Health nutritionist calls for tax on confectionery to combat childhood obesity
A leading British health nutritionist has called for a tax on confectionery to combat children’s intake of sugar amid growing warnings of serious implications for obesity and health.
Kawther Hashem, a researcher at Action on Sugar based at Queen Mary University of London, told the Guardian newspaper: “Encouraging parents to halve their children’s sugar intake from everyday food and drink products is applaudable and we fully support the campaign.
“However, if we are to curb the UK’s escalating childhood obesity epidemic then the government must enforce more hard-hitting tactics such as mandatory uniform coloured coded labelling on front of packs, product reformulation with a 50% reduction in sugar across all products, a tax on confectionery and ensure that only healthy products are marketed and advertised.”
Public Health England (PHE) said 10 year olds in the UK have consumed 18 years’ worth of sugar, after launching a new healthy eating campaign under its Change4Life scheme, supporting families to cut back on sugar and to help tackle growing rates of childhood obesity.
While children’s sugar intakes have declined slightly in recent years, they are still consuming around eight excess sugar cubes each day, equivalent to around 2,800 excess sugar cubes per year, said PHE.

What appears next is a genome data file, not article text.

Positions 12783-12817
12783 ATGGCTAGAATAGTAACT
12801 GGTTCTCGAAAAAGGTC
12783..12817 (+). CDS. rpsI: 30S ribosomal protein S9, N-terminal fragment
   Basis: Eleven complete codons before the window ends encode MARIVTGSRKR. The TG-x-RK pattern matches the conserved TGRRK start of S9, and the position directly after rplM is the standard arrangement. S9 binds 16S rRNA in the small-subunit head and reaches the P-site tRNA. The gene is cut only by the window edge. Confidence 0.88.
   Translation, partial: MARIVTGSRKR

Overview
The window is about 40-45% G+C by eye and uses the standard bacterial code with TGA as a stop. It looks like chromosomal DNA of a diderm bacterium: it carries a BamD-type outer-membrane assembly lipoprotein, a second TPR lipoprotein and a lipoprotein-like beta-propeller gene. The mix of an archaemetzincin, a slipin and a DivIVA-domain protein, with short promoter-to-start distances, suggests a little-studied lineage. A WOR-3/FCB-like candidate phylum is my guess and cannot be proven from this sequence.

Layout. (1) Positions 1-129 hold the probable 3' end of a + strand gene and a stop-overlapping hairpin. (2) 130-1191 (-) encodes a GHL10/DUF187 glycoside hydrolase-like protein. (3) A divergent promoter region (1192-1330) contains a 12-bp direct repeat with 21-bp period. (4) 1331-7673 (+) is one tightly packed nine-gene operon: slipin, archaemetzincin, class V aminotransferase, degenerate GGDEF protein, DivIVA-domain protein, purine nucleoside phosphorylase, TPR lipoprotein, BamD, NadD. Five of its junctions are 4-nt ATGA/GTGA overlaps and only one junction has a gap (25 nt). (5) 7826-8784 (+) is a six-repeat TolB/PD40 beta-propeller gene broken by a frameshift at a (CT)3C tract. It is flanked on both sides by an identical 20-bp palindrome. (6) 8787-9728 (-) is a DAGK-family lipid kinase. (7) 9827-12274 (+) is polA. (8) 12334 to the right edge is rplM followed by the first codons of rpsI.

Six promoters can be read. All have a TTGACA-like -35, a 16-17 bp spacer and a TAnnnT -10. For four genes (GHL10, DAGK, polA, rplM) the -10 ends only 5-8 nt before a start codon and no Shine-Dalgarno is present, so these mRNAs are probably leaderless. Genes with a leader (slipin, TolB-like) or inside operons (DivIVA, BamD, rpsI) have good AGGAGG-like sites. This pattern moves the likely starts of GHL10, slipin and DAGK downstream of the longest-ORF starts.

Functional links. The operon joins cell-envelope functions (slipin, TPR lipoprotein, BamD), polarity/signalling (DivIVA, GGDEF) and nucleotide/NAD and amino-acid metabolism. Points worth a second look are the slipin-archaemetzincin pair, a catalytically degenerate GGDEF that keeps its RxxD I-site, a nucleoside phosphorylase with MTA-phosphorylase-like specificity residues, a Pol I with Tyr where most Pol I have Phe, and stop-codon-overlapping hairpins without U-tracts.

To help parents manage this, Change4Life is encouraging them to ‘Make a swap when you next shop’. Making simple everyday swaps can reduce children’s sugar intake from some products (yoghurts, drinks and breakfast cereals) by half – while giving them healthier versions of the foods and drinks they enjoy.
PHE recommends parents can try swapping:
- a higher-sugar yoghurt (for example split-pot) for a lower sugar one, to halve their sugar intake from 6 cubes of sugar to 3
- a sugary juice drink for a no-added sugar juice drink, to cut back from 2 cubes to half a cube
- a higher-sugar breakfast cereal (such as a frosted or chocolate cereal) for a lower sugar cereal, to cut back from 3 cubes to half a cube per bowl
Dr Alison Tedstone, chief nutritionist at PHE, said: “Children are consuming too much sugar, but parents can take action now to prevent this building up over the years. To make this easier for busy families, Change4Life is offering a straightforward solution – by making simple swaps each day, children can have healthier versions of everyday foods and drinks, while significantly reducing their sugar intake.”
Families are encouraged to look for the Change4Life ‘Good Choice’ badge in shops, download the free Food Scanner app or search Change4Life to help them find lower sugar options.